One of the perks of your career after being a high-level elected official is the opportunity to make all kinds of easy cash by doing speaking engagements, book tours and consulting work for major companies. That’s especially true right now if your last name is Obama.
The DC power couple, who are still worshiped by the left, have struck incredible deals so far (like with Netflix) and are only just getting started. Look how much cash they’re pulling in right now according to industry insiders…
It’s good to be the post-president. You still get all the acclaim and the armed security and lots of chances to use and abuse a version of the bully pulpit — but you also get to make a whole lot more than $400,000 a year.
According to insiders, the Obamas are cashing in on the presidency in a way that may be outpacing even the Clintons. Along with speaking fees of around $400,000 a gig, the Obamas just reportedly nailed down a massive contract with Netflix to go along with their even larger book contract.
In its report on how the Obamas were able to secure their big deal with Netflix — through a former campaign donation bundler to whom Obama gave the US ambassadorship in the Bahamas from 2009 to 2011 — the New York Post highlights some of the eye-popping numbers.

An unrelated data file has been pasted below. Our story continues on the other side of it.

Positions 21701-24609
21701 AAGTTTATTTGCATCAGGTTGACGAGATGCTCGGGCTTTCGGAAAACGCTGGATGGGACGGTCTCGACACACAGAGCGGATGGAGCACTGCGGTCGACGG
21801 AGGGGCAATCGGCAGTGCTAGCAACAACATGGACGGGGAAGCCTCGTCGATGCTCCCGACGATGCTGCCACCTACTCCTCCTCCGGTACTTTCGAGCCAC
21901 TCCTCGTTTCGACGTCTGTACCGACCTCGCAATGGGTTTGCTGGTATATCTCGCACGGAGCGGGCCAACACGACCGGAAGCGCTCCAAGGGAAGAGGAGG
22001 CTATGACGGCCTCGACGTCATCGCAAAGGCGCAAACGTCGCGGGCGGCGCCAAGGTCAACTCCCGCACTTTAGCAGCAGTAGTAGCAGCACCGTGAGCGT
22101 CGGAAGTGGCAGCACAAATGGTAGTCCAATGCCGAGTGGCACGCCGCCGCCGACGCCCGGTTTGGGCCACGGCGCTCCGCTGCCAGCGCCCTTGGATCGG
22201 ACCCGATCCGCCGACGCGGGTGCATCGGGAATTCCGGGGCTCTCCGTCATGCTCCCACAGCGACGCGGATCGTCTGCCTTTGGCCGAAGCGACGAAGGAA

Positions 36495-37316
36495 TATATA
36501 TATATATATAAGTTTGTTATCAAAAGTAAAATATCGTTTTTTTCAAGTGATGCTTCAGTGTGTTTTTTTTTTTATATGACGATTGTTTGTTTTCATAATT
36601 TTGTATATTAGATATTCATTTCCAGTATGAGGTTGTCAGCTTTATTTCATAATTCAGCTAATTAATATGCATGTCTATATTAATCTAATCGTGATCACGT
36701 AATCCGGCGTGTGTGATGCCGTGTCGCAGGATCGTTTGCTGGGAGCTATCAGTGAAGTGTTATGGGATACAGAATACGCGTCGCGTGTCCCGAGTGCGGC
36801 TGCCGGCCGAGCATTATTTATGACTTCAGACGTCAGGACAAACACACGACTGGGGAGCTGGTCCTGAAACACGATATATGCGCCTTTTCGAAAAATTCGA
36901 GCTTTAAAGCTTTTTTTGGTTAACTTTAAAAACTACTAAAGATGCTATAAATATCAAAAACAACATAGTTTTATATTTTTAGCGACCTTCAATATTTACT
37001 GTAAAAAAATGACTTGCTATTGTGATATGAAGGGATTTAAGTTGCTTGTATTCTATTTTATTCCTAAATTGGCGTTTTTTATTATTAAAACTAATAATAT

The Netflix deal, an entertainment industry insider told the Post, could be valued at $50 million. How much of that money will end up directly in the pockets of the Obamas is unclear, but the company the couple formed to broker the deal, Higher Ground Productions LLC, will surely not have a cash flow problem anytime soon.
And the huge Netflix contract isn’t the biggest deal the Obamas have landed: They’ve also reportedly signed a joint book deal with Penguin Random House valued at over $65 million. Michelle’s memoir, the first book planned in the series, is supposed to be released in November.
In its initial report on the Netflix deal, the Post explains that the plan is for the Obamas to “cultivate and curate the talented, inspiring, creative voices who are able to promote greater empathy and understanding between peoples, and help them share their stories with the entire world.” The purpose of the series, Obama said, will be to “promote greater empathy and understanding between peoples and help them share their stories with the entire world.”
Obama 2012 campaign supporter Ted Sarandos, the creative-content chief of Netflix, helped secure the deal, an entertainment industry source told the Post. Sarandos and his wife, Nicole Avant, daughter of another major Obama donor, Clarence Avant, helped bundle $600,000 in contributions for Obama in 2012.